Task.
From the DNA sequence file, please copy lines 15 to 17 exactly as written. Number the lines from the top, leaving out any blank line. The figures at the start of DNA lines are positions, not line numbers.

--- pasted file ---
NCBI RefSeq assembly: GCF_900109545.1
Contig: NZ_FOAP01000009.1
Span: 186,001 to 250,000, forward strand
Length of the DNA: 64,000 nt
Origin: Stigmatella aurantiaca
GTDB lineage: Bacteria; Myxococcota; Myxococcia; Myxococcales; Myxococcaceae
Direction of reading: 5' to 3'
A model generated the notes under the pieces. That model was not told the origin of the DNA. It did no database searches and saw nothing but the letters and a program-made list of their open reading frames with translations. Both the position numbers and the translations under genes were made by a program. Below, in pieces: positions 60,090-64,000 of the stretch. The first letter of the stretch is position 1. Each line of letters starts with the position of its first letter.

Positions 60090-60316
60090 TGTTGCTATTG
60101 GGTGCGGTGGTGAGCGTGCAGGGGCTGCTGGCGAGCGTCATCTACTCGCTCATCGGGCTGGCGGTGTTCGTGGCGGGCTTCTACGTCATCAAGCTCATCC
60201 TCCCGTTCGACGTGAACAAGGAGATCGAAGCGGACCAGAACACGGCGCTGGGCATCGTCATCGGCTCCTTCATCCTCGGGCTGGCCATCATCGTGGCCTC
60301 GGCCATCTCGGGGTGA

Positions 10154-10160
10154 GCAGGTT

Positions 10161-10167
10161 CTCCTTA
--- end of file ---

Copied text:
10154 GCAGGTT

Positions 10161-10167
10161 CTCCTTA